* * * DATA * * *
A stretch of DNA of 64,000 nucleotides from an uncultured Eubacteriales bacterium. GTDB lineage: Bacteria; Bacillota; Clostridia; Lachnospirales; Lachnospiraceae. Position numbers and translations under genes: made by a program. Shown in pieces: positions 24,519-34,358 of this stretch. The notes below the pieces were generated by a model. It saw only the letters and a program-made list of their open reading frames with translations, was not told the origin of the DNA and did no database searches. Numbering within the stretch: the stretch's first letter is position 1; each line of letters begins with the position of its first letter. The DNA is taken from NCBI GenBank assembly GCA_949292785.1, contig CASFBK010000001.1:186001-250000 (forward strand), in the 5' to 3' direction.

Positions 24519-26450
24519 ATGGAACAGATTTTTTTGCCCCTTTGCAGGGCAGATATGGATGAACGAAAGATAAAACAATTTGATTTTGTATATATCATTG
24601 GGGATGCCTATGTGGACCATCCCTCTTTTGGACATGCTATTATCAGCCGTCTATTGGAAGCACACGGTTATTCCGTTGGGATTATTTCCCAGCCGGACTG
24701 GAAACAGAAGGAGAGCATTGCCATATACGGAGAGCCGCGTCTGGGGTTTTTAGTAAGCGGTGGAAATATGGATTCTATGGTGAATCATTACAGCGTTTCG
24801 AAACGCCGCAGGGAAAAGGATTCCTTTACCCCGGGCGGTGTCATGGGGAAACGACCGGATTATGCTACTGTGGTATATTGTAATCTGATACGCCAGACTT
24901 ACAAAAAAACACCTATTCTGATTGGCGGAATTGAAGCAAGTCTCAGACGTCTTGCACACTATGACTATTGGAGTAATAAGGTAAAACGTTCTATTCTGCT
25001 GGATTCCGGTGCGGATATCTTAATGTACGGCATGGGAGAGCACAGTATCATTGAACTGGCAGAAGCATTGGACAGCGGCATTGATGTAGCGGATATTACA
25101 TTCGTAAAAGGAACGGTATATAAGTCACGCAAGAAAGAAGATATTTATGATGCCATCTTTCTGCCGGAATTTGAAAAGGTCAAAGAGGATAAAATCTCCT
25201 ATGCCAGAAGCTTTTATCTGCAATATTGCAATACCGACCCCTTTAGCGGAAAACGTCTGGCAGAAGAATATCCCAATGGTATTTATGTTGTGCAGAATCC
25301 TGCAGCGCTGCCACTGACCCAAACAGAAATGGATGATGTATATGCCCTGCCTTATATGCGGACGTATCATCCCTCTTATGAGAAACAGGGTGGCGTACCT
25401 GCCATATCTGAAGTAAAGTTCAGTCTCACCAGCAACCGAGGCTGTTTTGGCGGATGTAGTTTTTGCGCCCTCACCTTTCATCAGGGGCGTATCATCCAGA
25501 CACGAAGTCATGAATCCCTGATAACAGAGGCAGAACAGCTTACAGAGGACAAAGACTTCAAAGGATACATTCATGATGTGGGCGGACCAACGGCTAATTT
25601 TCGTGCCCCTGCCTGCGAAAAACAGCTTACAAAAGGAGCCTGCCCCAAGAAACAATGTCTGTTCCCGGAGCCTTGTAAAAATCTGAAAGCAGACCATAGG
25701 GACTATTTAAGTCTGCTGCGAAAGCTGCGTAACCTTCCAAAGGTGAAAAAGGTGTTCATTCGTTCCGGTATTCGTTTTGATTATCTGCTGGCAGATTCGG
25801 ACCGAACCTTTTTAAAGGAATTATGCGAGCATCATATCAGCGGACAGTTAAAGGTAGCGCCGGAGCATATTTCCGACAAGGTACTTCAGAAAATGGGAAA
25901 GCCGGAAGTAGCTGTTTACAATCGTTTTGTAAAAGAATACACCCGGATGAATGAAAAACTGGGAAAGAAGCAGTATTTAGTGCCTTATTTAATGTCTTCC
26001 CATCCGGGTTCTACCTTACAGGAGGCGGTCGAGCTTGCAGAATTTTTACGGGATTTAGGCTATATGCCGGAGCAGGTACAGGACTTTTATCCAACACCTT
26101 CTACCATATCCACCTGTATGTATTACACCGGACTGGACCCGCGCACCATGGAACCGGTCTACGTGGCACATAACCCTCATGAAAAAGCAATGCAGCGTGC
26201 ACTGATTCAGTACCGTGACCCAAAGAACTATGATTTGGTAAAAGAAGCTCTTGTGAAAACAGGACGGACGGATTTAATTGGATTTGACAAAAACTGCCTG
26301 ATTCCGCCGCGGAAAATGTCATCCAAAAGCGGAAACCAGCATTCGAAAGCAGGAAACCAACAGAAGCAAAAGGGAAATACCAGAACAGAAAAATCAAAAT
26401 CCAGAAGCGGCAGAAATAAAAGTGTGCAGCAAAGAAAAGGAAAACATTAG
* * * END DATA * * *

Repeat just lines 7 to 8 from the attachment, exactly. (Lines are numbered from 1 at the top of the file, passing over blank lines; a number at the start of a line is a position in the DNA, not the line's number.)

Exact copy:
24901 ACAAAAAAACACCTATTCTGATTGGCGGAATTGAAGCAAGTCTCAGACGTCTTGCACACTATGACTATTGGAGTAATAAGGTAAAACGTTCTATTCTGCT
25001 GGATTCCGGTGCGGATATCTTAATGTACGGCATGGGAGAGCACAGTATCATTGAACTGGCAGAAGCATTGGACAGCGGCATTGATGTAGCGGATATTACA